I would hide your MA for now and focus on the job as it limits severely what you cna apply for.
    I'm using wmjobs, civil service website, Birmingham City Council website, charity-jobs... those are my main ones!! I also occasionally search directly on employers' websites like if I think of charities I am particularly interested in. Do you know of any others?

    I am also applying for voluntary roles, but I'm still spending my time on my social project which is totally voluntary although obviously not for a known registered charity. We do collaborate with well-known projects in Birmingham though. So I am spending my time doing useful things.

    I have been a bit torn over whether to state that I'm doing an MA. I'm only applying for 20 hour to 35 hour roles, not full time ones. So I would have thought the employer might assume you have other things going on too. But perhaps I should leave it out anyway in case they think I'm not committed to the role?
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    I've had 8 months paid work in the two years since graduating. :bricks:
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    (Original post by abc:))

    Admin jobs, that is the main thing I am applying for right now - that and Support Worker roles.
    For admin jobs, have you registered with agencies? Thats how I got my first office role.
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    (Original post by ChaoticButterfly)
    I've had 8 months paid work in the two years since graduating. :bricks:
    I feel your pain. What kind of degree did you do? And what kind of work are you looking for?

    (Original post by Boreism)
    For admin jobs, have you registered with agencies? Thats how I got my first office role.
    I am registered with some yes but I under use them. Which agency did you get your office role through, would you recommend them?
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    (Original post by abc:))
    I am registered with some yes but I under use them. Which agency did you get your office role through, would you recommend them?
    I used Brook Street but the Walsall branch as thats my local one. They're really good and once you've been in your temp job for 3 months providing you're still there, your wage will increase. My first assignment (temp job) with them was initially for 8.00 ph and increased to 9.50 ph and the second (and the last) was 9.00 ph but then increased to 11.00 ph.

    Also your contract could be extended if the employer thinks you've worked hard enough to last longer - thats what happened to me. I strongly advise you to make use of agencies. Obviously not all agencies are good, but it will give you a good first step.
    Temp work was definitely worth it for me as it helped me find a permanent position elsewhere last year (I'm still in that job as of today).

    I don't live far from Birmingham, but want to advise you to be aware that most Office Administration jobs require previous experience that can range from 2 years at a minimum.

    I was very lucky as I didn't have any previous office experience since graduation but if Brook Street hadn't emailed me about temp work they had available I would have had a lot of trouble finding a permanent job!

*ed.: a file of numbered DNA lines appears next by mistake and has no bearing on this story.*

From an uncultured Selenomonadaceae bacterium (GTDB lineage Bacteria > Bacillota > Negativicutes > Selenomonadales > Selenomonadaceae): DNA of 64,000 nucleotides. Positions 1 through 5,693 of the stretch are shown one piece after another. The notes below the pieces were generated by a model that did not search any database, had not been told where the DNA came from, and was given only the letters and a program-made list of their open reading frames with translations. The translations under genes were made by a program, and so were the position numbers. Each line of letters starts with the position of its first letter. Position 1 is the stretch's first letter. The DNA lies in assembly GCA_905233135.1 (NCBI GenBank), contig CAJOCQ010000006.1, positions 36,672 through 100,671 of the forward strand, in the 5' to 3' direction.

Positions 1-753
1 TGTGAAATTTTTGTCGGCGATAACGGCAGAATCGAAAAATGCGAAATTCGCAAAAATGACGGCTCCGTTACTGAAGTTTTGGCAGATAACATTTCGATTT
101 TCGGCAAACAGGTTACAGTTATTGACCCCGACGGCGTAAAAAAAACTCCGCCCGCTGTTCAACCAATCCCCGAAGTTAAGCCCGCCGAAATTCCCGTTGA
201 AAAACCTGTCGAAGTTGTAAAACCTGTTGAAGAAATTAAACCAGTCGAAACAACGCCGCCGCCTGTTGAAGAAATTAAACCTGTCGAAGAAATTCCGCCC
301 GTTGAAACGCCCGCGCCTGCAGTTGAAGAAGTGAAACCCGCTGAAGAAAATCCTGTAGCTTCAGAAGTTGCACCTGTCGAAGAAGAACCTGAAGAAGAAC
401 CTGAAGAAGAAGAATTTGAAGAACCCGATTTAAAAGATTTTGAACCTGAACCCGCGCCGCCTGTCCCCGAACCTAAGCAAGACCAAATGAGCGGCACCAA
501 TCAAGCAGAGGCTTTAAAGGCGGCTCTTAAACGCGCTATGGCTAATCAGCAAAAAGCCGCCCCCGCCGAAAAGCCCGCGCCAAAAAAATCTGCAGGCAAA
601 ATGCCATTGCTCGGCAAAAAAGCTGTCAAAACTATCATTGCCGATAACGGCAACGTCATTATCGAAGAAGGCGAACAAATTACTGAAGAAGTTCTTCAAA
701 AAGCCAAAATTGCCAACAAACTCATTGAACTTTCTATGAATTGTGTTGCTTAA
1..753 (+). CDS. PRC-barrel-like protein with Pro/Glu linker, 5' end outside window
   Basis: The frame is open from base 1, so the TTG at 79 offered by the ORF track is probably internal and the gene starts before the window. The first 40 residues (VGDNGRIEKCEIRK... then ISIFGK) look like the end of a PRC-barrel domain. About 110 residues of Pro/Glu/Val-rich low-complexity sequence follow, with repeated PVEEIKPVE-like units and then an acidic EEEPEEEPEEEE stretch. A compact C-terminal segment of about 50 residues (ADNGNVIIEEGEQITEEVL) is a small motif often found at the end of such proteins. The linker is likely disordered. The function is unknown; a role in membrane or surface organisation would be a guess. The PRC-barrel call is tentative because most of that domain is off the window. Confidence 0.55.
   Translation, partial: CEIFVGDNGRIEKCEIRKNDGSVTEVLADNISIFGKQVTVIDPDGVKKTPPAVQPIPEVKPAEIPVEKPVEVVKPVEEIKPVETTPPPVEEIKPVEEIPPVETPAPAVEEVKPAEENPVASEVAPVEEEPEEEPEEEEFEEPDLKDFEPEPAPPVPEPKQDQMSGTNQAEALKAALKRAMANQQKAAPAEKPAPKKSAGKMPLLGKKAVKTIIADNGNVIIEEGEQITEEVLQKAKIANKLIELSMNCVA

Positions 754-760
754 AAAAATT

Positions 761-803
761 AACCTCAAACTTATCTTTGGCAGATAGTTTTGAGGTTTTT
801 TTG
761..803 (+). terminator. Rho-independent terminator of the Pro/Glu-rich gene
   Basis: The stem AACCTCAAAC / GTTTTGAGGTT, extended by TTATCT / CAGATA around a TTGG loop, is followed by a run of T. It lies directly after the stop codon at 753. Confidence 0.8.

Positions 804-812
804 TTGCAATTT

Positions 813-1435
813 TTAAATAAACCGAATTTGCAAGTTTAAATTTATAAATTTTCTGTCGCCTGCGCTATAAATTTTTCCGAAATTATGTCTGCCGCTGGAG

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    Apply for jobs in retail ...
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    (Original post by fefssdf)
    Apply for jobs in retail ...
    If you read in one of OP's posts you wouldn't be giving this useless answer.
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    (Original post by Boreism)
    I used Brook Street but the Walsall branch as thats my local one. They're really good and once you've been in your temp job for 3 months providing you're still there, your wage will increase. My first assignment (temp job) with them was initially for 8.00 ph and increased to 9.50 ph and the second (and the last) was 9.00 ph but then increased to 11.00 ph.

    Also your contract could be extended if the employer thinks you've worked hard enough to last longer - thats what happened to me. I strongly advise you to make use of agencies. Obviously not all agencies are good, but it will give you a good first step.
    Temp work was definitely worth it for me as it helped me find a permanent position elsewhere last year (I'm still in that job as of today).

    I don't live far from Birmingham, but want to advise you to be aware that most Office Administration jobs require previous experience that can range from 2 years at a minimum.

    I was very lucky as I didn't have any previous office experience since graduation but if Brook Street hadn't emailed me about temp work they had available I would have had a lot of trouble finding a permanent job!
    Amazing, not tried them but just emailed about an audio-typist job. Thanks!
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    what did you study mate and from where? have you thought about applying further out and moving out? I know it's probably not the best in terms of finances but the experience will do you well.
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    I've worked for local authorities and charities.

    Who you know is the most important thing. THE MOST IMPORTANT. I'd get some networking done. Attend events, get in touch with people, go to conferences, local meetings, etc, etc. It's all about breaking into the circle. It's surprising how important and how far you can get by knowing the right people, especially in the public and charity sector. You stand much more of a chance if you know people, especially service managers, local councillors, area support workers, etc. Also don't underestimate how far knowing and having a relationship with Parish Councillors can get you.